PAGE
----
Wednesday, April 5, 2023

Philadelphia County Court Transfers Venue of Products Liability Case to Bucks County

In the case of Watson v. Baby Trend, Inc., Aug. Term 2021, Case No. 210802189 (C.P. Phila. Co. Dec. 16, 2022 Cohen, J.), the court filed a Rule 1925 Opinion requesting the Superior Court to affirm the trial court’s granting of a Defendant corporation’s Preliminary Objections asserting improper venue in Philadelphia County.

According to the Opinion, the Plaintiff filed this products liability lawsuit alleging that their 11 month old child died while in a car seat manufactured by the Defendant.

The Plaintiffs filed their lawsuit in Philadelphia County. The Defendant filed Preliminary Objections to the Complaint and sought to transfer venue from Philadelphia County to Bucks County.

After allowing for discovery on the issue, the court sustained the Preliminary Objections and issued and Order transferring the case to Bucks County. 

The Plaintiffs filed an appeal, which prompted the trial court to issue this Rule 1925 Opinion. In this Opinion, the court in Watson stated that, while a Plaintiff’s choice of forum is to be given great weight, that choice is not absolute. The court noted that, under Pennsylvania Rules of Civil Procedure 2179, personal injury action against the corporation or a similar entity may be brought in a county where that Defendant regularly conducts business.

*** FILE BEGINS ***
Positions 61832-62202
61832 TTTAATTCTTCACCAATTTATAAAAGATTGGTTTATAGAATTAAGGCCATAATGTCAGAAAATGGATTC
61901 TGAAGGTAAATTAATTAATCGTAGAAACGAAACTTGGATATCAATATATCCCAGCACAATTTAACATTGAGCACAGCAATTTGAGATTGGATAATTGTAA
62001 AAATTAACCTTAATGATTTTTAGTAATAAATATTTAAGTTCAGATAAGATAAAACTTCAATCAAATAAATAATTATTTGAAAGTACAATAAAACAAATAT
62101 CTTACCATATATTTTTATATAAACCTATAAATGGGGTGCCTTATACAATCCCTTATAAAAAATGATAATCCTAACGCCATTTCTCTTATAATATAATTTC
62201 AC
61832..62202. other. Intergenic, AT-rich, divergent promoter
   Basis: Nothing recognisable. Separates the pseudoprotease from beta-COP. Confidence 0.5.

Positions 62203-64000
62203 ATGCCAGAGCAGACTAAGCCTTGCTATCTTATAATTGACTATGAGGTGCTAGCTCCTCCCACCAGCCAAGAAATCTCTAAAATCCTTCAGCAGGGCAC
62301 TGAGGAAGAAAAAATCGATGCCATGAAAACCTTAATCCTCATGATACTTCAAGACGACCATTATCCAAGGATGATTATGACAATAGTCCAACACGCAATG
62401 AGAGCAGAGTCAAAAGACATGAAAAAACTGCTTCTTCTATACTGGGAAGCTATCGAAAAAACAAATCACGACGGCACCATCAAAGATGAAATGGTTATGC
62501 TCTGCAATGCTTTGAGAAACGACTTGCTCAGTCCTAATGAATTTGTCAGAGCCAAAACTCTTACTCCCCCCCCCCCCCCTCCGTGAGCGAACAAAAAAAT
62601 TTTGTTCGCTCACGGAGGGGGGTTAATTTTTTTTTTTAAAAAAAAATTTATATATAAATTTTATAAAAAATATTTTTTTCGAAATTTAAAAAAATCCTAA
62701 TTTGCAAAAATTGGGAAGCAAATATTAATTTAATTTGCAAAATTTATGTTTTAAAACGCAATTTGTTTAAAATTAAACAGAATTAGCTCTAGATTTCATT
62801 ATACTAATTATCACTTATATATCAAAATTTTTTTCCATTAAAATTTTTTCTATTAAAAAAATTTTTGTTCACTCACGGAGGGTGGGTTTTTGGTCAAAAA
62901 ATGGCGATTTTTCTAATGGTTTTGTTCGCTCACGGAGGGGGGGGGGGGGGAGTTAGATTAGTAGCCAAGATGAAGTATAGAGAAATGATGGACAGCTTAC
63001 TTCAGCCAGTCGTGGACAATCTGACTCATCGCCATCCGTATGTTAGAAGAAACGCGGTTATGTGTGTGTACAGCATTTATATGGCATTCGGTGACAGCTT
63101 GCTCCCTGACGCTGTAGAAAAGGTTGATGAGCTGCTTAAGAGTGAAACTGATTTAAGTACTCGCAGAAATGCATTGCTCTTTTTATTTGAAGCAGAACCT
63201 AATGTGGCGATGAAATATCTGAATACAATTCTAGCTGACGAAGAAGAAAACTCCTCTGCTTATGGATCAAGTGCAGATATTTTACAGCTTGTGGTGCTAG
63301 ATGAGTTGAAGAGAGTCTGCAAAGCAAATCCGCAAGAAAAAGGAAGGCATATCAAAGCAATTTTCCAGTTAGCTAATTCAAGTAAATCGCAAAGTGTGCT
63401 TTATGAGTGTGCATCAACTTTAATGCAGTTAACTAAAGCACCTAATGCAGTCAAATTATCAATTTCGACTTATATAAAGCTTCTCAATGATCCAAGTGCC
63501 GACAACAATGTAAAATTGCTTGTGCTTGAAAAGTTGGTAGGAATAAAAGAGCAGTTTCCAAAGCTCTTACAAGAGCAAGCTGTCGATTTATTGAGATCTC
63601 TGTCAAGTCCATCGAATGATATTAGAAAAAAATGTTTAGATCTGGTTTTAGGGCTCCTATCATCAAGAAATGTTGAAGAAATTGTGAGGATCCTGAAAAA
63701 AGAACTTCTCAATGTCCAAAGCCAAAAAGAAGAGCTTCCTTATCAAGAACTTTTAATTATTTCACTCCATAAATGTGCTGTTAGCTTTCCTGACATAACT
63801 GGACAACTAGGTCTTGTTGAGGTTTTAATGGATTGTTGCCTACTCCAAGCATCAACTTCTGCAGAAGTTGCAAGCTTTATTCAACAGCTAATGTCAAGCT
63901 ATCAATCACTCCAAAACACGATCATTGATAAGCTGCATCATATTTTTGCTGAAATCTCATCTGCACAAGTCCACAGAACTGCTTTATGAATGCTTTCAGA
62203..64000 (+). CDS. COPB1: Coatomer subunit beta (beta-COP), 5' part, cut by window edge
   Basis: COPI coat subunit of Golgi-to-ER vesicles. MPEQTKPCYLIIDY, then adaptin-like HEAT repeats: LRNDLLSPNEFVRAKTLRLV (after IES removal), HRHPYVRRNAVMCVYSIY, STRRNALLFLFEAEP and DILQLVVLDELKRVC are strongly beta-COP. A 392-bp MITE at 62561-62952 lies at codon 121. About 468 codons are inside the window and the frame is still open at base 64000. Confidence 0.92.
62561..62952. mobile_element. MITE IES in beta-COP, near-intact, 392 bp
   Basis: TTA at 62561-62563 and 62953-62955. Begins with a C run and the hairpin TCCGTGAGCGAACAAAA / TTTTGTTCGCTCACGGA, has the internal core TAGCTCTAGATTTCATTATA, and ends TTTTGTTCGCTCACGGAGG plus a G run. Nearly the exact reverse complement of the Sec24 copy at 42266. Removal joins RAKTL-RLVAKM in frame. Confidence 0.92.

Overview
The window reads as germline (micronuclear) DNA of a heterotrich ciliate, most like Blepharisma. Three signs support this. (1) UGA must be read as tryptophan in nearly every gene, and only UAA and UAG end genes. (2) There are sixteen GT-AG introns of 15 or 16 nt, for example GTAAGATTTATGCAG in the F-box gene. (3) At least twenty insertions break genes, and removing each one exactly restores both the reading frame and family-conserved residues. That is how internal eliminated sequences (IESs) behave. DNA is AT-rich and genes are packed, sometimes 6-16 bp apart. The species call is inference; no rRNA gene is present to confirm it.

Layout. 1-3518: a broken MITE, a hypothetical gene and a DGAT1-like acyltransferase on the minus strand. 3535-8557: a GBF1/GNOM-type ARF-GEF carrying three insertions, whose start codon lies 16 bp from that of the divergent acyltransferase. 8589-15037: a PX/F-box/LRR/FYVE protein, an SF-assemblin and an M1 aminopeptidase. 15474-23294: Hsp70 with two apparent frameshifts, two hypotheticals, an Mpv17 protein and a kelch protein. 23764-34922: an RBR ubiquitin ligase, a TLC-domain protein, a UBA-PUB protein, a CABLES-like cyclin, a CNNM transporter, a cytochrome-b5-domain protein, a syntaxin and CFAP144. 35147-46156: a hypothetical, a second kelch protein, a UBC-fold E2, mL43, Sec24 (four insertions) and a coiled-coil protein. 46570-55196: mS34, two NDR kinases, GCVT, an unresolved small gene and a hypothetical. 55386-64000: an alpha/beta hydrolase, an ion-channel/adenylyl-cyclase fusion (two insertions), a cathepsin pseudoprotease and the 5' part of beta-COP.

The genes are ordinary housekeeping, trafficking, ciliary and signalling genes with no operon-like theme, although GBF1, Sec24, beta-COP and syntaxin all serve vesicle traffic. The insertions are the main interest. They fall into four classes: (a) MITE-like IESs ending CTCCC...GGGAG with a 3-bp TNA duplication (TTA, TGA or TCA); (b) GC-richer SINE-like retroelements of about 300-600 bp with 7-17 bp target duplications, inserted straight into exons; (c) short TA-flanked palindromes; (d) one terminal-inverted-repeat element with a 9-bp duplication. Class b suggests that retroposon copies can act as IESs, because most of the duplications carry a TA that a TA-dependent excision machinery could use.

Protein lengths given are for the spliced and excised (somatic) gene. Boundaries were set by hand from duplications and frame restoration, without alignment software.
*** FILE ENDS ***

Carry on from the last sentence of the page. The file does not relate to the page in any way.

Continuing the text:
Under the applicable law, when determining whether venue is proper in this type of case against a corporation, the courts are required to apply a quality/quantity analysis.

After reviewing the record, the court noted that the Defendant’s direct to consumer sales in Philadelphia represented just .0018% of the company’s total 2021 sales and that the company otherwise sold their product through big box retailers such as Target, Wal-Mart, and Amazon.

The court found that the Defendant corporation did not otherwise have any direct connection with Philadelphia County and did not maintain any places of business in the city or even in the state of Pennsylvania. It was additionally noted that the company did not buy any products or material from any Pennsylvania vendors.

According to the trial court, the company’s activities within Philadelphia failed to meet both the quality and quantity prongs of the venue analysis. Consequently, the court found that venue was not proper in its jurisdiction.

Anyone wishing to review a copy of this decision may click this LINK.

Source: “Digest of Recent Opinions.” Pennsylvania Law Weekly (Feb. 28, 2023).

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